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Table of Contents
- Lichoulas v. FERC
- Alabama v. N. Carolina
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U.S. D.C. Circuit Court of Appeals, May 28, 2010
Lichoulas v. FERC, No. 08-1373
In a petition for review of the Federal Energy Regulatory Commission's (FERC) order terminating petitioner's license to operate a hydropower project attached to a historic six-story mill building in Lowell, Massachusetts, the petition is denied where: 1) FERC's application of the implied surrender doctrine here was not arbitrary and capricious; the Commission examined the relevant data and articulated a satisfactory explanation for its action, including a rational connection between the facts found and the choice made; 2) even assuming arguendo that certain challenged contacts by FERC officials violated FERC regulations, there was no indication that they influenced the ultimate decision makers; and 3) petitioner did not identify any issue he could explore at an evidentiary hearing that could not be adequately addressed in the papers.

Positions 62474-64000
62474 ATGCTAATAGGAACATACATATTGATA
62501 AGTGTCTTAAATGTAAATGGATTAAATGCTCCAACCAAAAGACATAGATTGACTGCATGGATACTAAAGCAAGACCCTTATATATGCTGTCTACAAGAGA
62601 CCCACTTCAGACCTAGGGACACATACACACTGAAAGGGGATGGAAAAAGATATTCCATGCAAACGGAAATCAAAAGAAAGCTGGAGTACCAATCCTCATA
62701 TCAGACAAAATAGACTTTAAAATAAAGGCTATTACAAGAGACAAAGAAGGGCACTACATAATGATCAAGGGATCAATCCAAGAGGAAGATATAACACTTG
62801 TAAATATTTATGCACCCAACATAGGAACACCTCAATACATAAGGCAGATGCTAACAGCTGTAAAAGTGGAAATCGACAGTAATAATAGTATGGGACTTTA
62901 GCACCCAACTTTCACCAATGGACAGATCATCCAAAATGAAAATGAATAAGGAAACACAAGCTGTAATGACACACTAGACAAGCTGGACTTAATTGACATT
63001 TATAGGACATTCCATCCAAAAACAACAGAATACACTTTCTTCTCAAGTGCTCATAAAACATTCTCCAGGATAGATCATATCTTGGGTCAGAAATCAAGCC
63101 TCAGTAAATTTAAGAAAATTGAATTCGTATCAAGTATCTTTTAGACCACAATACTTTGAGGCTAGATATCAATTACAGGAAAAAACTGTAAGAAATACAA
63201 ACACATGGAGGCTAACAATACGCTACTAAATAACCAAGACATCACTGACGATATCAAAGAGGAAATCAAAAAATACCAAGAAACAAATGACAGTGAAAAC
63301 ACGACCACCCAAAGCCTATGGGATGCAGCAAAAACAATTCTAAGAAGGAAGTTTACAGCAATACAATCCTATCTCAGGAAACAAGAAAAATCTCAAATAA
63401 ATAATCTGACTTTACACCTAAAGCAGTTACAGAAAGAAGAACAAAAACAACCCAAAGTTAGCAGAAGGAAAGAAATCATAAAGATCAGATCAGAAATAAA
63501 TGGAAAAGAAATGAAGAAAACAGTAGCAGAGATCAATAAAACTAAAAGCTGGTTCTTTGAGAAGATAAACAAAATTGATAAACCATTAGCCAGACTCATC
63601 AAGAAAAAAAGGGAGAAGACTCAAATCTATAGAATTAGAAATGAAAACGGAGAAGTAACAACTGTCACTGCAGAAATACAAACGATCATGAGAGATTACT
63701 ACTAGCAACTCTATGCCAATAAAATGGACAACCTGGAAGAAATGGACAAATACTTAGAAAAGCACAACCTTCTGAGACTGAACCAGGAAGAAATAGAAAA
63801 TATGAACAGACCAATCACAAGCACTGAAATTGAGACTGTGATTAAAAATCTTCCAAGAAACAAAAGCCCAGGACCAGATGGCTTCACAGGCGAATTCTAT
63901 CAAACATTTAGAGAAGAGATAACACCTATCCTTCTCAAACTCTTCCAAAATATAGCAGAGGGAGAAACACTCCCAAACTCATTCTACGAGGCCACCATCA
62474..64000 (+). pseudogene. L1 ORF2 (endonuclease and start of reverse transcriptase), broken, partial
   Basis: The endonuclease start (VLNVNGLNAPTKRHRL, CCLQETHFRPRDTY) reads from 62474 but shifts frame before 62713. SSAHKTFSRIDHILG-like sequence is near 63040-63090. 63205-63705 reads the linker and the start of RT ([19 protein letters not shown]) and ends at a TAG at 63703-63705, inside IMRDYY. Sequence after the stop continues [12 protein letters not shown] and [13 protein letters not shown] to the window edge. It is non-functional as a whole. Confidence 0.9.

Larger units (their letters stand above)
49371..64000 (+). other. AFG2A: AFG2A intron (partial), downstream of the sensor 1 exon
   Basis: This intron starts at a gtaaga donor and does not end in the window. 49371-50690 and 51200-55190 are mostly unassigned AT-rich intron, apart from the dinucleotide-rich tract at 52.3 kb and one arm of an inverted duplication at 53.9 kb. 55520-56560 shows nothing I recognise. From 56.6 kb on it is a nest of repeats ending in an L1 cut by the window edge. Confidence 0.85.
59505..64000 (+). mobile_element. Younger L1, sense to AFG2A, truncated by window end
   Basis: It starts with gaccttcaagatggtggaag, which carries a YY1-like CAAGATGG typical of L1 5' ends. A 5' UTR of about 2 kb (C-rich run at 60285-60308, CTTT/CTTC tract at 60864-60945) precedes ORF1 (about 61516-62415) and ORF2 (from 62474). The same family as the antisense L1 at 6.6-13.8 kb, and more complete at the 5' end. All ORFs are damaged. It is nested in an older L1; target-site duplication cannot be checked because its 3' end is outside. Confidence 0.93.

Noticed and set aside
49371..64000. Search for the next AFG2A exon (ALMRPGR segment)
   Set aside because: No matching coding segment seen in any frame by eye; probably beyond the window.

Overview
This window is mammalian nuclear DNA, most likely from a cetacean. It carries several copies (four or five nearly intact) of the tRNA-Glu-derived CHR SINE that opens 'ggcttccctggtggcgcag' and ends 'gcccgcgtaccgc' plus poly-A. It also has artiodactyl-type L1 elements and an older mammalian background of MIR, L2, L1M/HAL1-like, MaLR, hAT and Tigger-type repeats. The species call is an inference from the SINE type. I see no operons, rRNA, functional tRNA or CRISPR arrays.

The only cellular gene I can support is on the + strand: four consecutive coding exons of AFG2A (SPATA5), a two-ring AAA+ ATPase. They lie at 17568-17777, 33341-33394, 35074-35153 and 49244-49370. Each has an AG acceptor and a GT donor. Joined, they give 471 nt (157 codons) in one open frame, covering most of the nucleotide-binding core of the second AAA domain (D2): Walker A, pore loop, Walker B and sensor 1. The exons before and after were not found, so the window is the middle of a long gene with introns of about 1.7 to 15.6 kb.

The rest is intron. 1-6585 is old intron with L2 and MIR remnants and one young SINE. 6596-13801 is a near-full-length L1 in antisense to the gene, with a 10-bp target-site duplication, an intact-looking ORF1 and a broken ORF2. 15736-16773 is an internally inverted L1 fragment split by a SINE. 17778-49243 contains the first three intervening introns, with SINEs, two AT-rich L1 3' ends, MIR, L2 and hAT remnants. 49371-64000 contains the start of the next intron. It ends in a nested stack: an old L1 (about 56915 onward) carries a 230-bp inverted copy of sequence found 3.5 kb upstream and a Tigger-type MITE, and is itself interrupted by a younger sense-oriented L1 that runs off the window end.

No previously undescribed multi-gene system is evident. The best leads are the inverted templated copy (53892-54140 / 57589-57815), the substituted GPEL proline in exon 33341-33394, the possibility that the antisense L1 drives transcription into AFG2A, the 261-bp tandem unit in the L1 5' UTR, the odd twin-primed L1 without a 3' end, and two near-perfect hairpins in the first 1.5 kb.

U.S. Supreme Court, June 01, 2010
Alabama v. N. Carolina, No. 132
In an action by Florida and Tennessee against North Carolina seeking monetary sanctions under the terms of the Southeast Interstate Low-Level Radioactive Waste Management Compact (Compact), which was entered into by Alabama, Florida, Georgia, Mississippi, North Carolina, South Carolina, Tennessee, and Virginia, a Special Master's recommendations are adopted and exceptions overruled where: 1) the terms of the Compact did not authorize the Commission administering the Compact to impose monetary sanctions against North Carolina; 2) North Carolina did not breach its contractual obligation to take "appropriate steps" toward the issuance of a waste disposal license; and 3) under Arizona v. California, 460 U.S. 605 (1983), the Commission's claims were not barred by sovereign immunity so long as the Commission asserted the same claims and sought the same relief as the plaintiff States.
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